The write speeds are so much higher with the TeraNova than with the m4 that it's almost embarrassing to compare the two at the same price range.
    -3
  • I just recently jumped on the SSD bandwagon after years of using a 5400RPM drive, and let me tell you SSD tech truly is a LEAPFROG advancement in technology. No small steps here.

    It doesn't matter what you use a computer for, it's time everyone make the switch already.
    4
  • Pocketdrummer256gb is still too little to be useful.
    Too little for what? It's plenty to hold the OS and, for most people, their entire library of programs, games, etc. No, you don't want to store your Blu-ray rips, ISOs, home video/picture collections, and iTunes library on an SSD, because those take up a lot of room and don't really benefit much from the improved I/O.
    And at $375, it's still absurdly overpriced.
    FFS could people get past the $/GB thing. Yes, we all want it to be cheaper, but that doesn't make it overpriced.
    5
  • Thanks Tom's, this article hurts. I now feel that I live in a Tier 10 world. Now when I fire up my rig, I will feel inadequacy. How many levels up will you notice a difference in performance Is a good question? (considering you have the 6gbs connection on your mobo.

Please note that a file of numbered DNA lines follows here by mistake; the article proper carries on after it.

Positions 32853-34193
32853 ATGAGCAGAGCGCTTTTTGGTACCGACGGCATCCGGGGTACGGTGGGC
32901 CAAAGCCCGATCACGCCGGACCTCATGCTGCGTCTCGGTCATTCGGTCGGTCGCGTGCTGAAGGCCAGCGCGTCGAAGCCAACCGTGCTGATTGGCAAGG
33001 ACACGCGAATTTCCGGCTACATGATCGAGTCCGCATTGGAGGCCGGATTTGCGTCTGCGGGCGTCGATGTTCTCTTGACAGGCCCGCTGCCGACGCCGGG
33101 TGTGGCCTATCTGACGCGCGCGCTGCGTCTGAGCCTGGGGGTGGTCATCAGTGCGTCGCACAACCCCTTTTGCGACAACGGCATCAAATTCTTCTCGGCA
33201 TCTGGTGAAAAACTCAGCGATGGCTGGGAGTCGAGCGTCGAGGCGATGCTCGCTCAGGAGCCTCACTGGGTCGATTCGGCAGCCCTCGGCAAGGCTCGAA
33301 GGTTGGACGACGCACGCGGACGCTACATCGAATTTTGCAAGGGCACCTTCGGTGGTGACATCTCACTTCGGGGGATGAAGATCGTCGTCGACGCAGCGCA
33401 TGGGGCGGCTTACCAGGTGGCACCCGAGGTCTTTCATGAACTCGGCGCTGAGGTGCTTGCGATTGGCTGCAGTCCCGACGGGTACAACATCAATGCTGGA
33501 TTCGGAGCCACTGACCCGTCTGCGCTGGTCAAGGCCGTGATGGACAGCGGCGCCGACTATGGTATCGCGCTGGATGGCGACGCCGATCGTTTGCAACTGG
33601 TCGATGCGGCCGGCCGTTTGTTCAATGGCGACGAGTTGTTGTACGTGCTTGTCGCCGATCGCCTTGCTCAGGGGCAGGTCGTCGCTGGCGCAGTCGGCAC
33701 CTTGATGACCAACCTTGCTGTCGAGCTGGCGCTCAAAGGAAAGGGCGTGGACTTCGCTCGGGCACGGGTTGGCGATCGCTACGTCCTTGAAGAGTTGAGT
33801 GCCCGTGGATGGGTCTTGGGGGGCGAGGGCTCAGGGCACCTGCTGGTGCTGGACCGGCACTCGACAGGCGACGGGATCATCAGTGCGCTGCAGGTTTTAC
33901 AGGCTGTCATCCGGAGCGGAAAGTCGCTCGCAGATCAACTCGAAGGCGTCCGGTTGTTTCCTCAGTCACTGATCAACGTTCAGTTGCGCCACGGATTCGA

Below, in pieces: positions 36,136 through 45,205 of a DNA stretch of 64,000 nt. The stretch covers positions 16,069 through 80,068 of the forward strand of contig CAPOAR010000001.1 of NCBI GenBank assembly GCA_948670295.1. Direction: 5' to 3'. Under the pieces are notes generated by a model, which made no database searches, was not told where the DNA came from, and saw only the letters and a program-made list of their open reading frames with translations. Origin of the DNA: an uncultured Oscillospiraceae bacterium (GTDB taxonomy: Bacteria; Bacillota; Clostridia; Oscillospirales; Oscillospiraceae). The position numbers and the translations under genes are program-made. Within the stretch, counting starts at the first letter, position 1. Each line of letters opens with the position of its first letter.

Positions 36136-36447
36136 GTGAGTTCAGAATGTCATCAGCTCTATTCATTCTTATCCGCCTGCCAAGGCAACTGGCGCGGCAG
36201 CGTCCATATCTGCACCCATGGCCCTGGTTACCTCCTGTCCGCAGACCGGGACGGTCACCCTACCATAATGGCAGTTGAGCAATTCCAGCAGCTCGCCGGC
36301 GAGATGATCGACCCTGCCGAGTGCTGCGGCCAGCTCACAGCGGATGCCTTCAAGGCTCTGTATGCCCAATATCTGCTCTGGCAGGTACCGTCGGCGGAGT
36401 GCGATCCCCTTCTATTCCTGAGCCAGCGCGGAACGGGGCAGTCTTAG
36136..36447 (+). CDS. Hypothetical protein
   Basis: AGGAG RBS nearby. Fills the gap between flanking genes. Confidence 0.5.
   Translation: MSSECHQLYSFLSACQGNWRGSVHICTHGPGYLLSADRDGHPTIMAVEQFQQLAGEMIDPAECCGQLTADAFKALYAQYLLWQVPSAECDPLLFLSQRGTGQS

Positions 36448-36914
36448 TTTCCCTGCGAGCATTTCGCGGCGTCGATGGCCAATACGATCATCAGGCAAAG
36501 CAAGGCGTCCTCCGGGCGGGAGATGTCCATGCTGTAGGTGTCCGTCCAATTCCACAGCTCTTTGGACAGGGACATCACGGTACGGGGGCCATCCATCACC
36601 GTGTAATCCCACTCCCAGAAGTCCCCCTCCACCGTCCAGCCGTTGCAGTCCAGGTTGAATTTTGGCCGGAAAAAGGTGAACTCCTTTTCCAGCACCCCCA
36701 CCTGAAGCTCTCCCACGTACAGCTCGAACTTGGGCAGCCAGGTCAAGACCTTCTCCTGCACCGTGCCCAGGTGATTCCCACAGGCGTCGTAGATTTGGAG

0
  • I picked up an OCZ Solid 3 60GB for my wife's 'office' computer over the summer when they were on sale+rebate, and even as a Tier 10 device on the speed charts it is still a smoking fast drive compared to a traditional HDD, and it is plenty of space for win7, office, browsers, and some other productivity software. Personally I am holding out of a faster/larger drive to come down in price for my rig rebuild, but for those of you with a home/family PC that is getting slow there is nothing better than a cheap 60GB SSD, and then dedicate your old system HDD to be your Documents drive. So long as you already have a duel core processor and 4GB of ram, and SSD is the best single purchase you could make to bring things up to date.
    0
  • Hi,

    I love the best cpu/price and best gpu/price articles.

    I love the SSD performance hierarchy at the end of the article, but can't really use the article itself. The best $200 SSD could be the fastest one without concern for size, or the largest one available without concern for speed. You do say you try to weight performance and size evenly, but I'm not sure that helps anyone.

    Maybe you could pick a few size points (60-boot, 120-single dive, 240-large drive, or whatever) and then give the best SSDs at different price points within size. Then the recommendation becomes 'If you want to spend $100 for a boot drive buy this, if you want to spend $60 for a boot drive buy that'.